I recently attended our inaugural UK Logistics Conference in London along with stakeholders from across the sector.
In addition to current topics - economic factors, infrastructure, labour - one of the more prescient discussions focused on the role and impact of disruptive technologies.
We discussed how advances in energy storage will revolutionise the deployment of renewables; how blockchain will be used to record the transfer of assets safely and securely; and how the ‘Internet of Things’ will facilitate data collection, which when combined with powerful analytics could help property managers detect, and even predict, problems with their buildings.
If this seems fanciful, the reality is that our sector is already experiencing exponential change due to technologies once regarded as disruptive but that are now mainstream.
Thanks to high-speed internet, ecommerce dominates retail headlines and is having a positive impact on logistics real estate.
Ecommerce growth cycle
Globally, ecommerce currently accounts for about 20% of total new leasing, up from less than 5% five years ago.
So where are we in the ecommerce growth cycle? What will the impact be on leases and developments? And how do new e-fulfilment requirements change the shape and functionality of buildings?
Our global research team has conducted a deep analysis of the industry’s growth. Despite the fourfold increase in the percentage of lettings to ecommerce companies, it found that we were still in the very early days of its evolution.
Online shopping may date back two decades and e-fulfilment may have had a more visible share of the logistics industry for at least five years, but supply chains are only now starting to modernise to keep up with dramatic volume growth.
There were some interesting findings in relation to customer operations as well. Online retailers need about 1.2m sq ft/€1bn (£890m) of online sales on average, which is roughly three times the distribution centre space required for traditional bricks-and-mortar retailers.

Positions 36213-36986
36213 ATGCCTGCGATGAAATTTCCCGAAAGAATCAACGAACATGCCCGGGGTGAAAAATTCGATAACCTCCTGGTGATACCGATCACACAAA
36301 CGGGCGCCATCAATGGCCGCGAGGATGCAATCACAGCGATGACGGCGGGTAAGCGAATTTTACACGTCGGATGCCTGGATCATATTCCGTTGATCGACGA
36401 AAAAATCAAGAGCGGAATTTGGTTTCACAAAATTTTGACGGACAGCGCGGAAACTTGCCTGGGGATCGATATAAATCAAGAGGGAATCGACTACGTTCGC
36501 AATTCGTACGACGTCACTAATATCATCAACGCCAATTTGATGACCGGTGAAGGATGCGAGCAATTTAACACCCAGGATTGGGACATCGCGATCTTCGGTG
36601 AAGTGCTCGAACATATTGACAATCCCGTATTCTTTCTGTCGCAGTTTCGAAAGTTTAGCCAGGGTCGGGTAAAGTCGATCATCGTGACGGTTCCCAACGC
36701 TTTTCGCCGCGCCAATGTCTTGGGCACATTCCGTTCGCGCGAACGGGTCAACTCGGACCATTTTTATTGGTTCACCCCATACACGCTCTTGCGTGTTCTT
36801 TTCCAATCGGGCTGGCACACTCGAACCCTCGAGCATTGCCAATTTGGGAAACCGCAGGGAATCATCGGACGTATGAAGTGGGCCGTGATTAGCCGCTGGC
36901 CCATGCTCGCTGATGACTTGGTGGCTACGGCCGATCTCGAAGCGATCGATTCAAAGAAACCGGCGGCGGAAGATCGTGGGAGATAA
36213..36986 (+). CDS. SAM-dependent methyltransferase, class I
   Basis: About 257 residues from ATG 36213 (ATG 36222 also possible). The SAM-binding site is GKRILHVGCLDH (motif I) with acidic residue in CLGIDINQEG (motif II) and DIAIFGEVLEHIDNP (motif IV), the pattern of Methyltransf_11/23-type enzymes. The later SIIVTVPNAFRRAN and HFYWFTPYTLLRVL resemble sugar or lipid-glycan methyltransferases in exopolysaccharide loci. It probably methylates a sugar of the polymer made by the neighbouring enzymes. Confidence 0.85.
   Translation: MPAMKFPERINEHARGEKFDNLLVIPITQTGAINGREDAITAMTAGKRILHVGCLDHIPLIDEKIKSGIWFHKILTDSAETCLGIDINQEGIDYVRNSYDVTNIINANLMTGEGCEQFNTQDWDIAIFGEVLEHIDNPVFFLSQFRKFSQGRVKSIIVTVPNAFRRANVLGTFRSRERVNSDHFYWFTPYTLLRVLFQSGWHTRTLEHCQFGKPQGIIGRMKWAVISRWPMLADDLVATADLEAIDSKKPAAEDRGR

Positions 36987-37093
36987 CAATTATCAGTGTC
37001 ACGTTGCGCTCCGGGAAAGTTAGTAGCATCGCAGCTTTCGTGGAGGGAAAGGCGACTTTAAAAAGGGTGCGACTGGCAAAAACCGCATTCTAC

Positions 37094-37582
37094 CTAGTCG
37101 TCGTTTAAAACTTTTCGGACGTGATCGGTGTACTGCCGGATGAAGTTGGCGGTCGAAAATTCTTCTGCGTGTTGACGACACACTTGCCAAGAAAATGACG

Our research identified four unique characteristics of online order fulfilment: extensive product variety, higher inventory, larger outbound shipping space requirements and increased reverse logistics.
As e-fulfilment models evolve, so too do the go-to market strategies for retailers’ online offerings. Recently, bricks-and-mortar retailers have expanded investments to execute click & collect and ship from store.
It remains to be seen if these strategies will endure given the challenges yet to be overcome, among them inventory tracking, unit economics and the scalability of these solutions.
One thing, though, is clear: the need to be able to deliver what the consumer wants when they want it across multiple channels has forced retailers to ask more of their supply chains.
Flexibility is key
Ecommerce is an increasingly important demand driver for logistics real estate. The recovery of occupancies and market rents has occurred faster and in greater magnitude due in part to the scope of ecommerce demand.
However, ecommerce growth comes at a time when there is a space shortage in Europe. Logistics occupiers have been growing incrementally and in turn have run out of space.
They are demanding smaller units, which are available immediately, in buildings that can be divided up into units. They want the flexibility to accommodate different types of goods and they ask for shorter leases.
Thanks to the size of our portfolio in Europe, we have many smaller buildings and also larger properties that can be offered in units. The ability to meet demand for space while leveraging innovative technologies is the next big challenge for logistics real estate.
Ben Bannatyne is president of Prologis Europe